Serviceable soundness is essential. Nonprofit therapeutic and educational programs typically don't have the time or money to nurse sick or lame horses, and a head-bobbing schoolie is absolutely unacceptable. Still, though most programs are understandably cautious about taking on major or advanced cases of navicular, ringbone or arthritis, many are realistically savvy, willing and able to manage minor wear and age-related unsoundnesses that don't limit usefulness or cause discomfort. And once a horse has proven he's worth his weight in gold, most programs are more than happy to tend to special needs--regular thyroid medication, for example--that they might have refused to assume in the first place.
Therapeutic riding programs have additional requirements. The North American Riding for the Handicapped Association (NARHA) suggests that, for ease of handling, mounting and side-walking, a donated horse stand between 14 and 15 hands high. He should be no younger than five; although some horses have been accepted at 20 or older, prospects for stability, soundness and longevity are best if he's between eight and 16. Because his movement gives direct input to a disabled rider's body, he needs to move directly forward easily and freely. He must be reasonably indifferent to have strange objects, such as wheelchairs and beach balls, nearby or touching him. And it is a bonus if he responds readily to voice commands.
However, the above is a "wish list" to which there can be as many acceptable exceptions as there are horses; for example, some therapeutic riding programs need horses 16 hands or higher to carry tall or heavy riders. And some horses adapt more readily than their owners ever would have dreamed.
Just be prepared to disclose forthrightly your horse's behavioral, training and health background, including vet records and X-rays if appropriate. The program director may ask to have her veterinarian check out any "red flags." And the director or somebody knowledgeable in her barn will probably want to try him under saddle to get a feel for his ability, responsiveness, training and habits--from tolerable ones (say, cutting corners or hanging on the left rein) to unacceptable ones such as bucking or rearing.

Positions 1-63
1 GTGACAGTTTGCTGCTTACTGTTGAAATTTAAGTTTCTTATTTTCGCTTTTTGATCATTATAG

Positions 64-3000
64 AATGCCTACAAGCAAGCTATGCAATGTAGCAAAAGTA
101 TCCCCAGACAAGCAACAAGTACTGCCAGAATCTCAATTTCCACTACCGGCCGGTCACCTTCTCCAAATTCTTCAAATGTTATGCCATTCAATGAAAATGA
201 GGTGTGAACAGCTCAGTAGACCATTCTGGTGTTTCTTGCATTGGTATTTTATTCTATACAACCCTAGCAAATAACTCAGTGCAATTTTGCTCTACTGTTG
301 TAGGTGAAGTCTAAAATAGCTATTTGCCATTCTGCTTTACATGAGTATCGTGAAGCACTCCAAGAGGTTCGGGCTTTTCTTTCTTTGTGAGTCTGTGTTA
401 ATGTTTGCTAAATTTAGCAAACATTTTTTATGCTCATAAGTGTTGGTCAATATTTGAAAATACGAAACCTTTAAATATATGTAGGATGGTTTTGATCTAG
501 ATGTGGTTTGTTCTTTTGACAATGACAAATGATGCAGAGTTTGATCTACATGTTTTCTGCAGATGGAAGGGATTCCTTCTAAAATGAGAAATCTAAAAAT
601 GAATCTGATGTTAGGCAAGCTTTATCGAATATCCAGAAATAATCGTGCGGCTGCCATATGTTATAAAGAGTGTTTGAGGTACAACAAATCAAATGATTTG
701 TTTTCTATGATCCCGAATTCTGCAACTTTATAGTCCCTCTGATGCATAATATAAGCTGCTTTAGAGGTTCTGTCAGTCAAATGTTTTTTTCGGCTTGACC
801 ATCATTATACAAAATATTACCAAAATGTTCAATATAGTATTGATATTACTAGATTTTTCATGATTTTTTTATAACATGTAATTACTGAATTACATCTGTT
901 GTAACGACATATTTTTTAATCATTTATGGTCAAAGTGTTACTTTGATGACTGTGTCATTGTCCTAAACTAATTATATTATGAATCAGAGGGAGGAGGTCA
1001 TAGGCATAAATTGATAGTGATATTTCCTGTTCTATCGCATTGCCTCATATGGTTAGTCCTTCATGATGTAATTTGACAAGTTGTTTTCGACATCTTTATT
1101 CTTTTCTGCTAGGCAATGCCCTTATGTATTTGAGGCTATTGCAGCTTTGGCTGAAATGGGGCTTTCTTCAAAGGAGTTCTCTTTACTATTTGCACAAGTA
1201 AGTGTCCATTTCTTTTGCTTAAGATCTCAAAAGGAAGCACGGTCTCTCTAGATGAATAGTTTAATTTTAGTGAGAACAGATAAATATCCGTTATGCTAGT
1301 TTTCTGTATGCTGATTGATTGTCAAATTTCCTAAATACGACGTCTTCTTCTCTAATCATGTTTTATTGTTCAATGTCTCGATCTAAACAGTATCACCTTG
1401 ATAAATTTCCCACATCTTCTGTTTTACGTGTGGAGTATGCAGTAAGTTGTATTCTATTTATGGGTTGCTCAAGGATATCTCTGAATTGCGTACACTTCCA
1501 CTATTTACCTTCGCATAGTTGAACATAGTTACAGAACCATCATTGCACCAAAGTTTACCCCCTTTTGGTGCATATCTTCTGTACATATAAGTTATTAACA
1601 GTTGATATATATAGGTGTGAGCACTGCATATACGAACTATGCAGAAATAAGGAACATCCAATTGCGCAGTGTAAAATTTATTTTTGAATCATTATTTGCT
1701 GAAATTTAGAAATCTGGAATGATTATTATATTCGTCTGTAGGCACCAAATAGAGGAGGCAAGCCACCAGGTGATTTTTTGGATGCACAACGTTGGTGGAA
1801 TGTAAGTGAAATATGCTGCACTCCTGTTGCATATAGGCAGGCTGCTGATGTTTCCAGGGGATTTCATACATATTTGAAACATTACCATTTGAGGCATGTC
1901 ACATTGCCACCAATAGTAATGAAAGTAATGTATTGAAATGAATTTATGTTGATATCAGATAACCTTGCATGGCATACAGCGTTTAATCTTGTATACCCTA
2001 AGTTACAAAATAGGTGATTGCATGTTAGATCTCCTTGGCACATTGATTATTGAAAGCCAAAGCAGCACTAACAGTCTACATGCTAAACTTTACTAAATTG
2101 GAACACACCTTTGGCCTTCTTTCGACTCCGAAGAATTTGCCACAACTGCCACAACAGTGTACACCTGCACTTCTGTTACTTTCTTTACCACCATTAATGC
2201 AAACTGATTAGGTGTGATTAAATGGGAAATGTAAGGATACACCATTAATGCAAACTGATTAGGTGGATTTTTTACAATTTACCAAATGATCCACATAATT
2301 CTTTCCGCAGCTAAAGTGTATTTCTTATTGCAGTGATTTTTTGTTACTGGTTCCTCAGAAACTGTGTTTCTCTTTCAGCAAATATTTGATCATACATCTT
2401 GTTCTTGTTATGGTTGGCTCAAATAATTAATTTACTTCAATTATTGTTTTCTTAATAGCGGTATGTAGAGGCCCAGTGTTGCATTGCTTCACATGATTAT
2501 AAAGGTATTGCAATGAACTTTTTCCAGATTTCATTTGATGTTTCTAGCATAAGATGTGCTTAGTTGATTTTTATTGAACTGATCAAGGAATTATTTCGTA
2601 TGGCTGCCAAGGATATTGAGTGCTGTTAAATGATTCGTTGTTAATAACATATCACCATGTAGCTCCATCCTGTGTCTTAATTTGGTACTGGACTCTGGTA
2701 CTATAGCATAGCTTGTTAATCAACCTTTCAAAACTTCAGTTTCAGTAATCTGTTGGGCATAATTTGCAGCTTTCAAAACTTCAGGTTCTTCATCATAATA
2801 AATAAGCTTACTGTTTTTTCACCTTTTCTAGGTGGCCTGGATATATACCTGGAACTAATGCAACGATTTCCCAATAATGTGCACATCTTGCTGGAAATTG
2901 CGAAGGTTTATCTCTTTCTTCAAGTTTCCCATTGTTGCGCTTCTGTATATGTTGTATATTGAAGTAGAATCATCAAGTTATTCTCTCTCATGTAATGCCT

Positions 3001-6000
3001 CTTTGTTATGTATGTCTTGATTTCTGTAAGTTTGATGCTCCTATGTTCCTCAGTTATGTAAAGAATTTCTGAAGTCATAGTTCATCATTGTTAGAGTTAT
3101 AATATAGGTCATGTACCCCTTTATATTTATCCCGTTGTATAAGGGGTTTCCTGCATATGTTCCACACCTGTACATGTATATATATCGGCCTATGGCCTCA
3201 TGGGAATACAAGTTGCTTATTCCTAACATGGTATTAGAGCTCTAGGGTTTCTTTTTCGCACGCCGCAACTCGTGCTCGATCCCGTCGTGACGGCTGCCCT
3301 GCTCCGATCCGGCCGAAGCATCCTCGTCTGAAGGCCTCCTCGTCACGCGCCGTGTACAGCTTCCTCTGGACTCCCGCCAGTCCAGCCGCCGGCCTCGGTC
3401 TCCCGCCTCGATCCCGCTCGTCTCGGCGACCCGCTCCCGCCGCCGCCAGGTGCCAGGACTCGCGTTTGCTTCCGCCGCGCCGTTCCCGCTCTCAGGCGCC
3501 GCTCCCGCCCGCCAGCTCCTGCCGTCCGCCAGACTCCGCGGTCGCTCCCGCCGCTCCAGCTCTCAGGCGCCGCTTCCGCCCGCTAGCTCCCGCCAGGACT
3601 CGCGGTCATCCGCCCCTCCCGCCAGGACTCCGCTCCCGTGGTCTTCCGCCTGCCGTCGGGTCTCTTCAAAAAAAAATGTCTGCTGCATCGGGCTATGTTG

Have I Checked Out the Facility?
Sad to say, not all therapeutic or educational programs offer heaven on earth for horses. Visit the facility you're considering, preferably several times. Are the horses fat and happy? Do the managers stay on top of herd and feed management, daily wound care, medication and shoeing? Is the facility neat, or is it a mess? Are the personnel welcoming and cordial of brusque and surly? Is tack clean and in good repair? Are tack rooms orderly, with designated tack and grooming equipment for each horse? Is fencing safe and secure? Does the facility work with a veterinarian who knows
each horse and his specific health issues and needs?
Has management reduced fighting, kicking and biting by dividing the horses into three herds: geldings; mares; and "special needs" horses (such as hard keepers or foundered ponies)? Is the grooming and tacking-up area shaded? (In terms of wear, experts estimate that a horse "works" an hour for every hour he stands in the sun waiting to be ridden.) Are the horses used for no more than three hours a day?
Is the level of performance required compatible with your horse's health and abilities? If the program's focus is therapeutic riding, do horses get occasional "breathers": rides out on the trail, or even in the ring, with an instructor or volunteer in the saddle?
Check out clients, too. Are they happy, organized and demonstrating good principles of horsemanship and riding?
Have I Got it in Writing?
When you're satisfied with the program and facility, sit down and negotiate a trial-period agreement. Whether a lawyer, you or the program director drafts the document, or you use a preexisting form, make sure the agreement specifies the following:
- Length of trial period. Fifteen to 30 days is usually more than enough to determine that a program suits your horse and that he's temperamentally suitable and sound.
- A statement that, if your horse proves suitable, he will be accepted into the program at the end of the trial period.
- Acknowledgement that it's OK for you to have a change of heart, call off the trial and take your horse home--and a provision stating who, in that case, is responsible for board and other expenses incurred.
- Basic care and living arrangements (usually the same as those for other horses in the program, including pulling your horse's back shoes for safety if he's to be turned out with the herd).
- Medications (such as bute for sore hocks) and/or supplements (such as nutraceuticals for joints), and a provision stating who will pay for them.
- Who will ride your horse--children, beginners, instructors, disabled students?--and what kind of activities he'll be doing. If he's to jump, for example, will he be doing crossrails or bigger stuff? If he's to carry handicapped riders, will he be pretested for unflappability by getting bumped with wheelchairs?
- Identification of who will make decisions about--and be financially responsible for--minor to major veterinary procedures and treatments.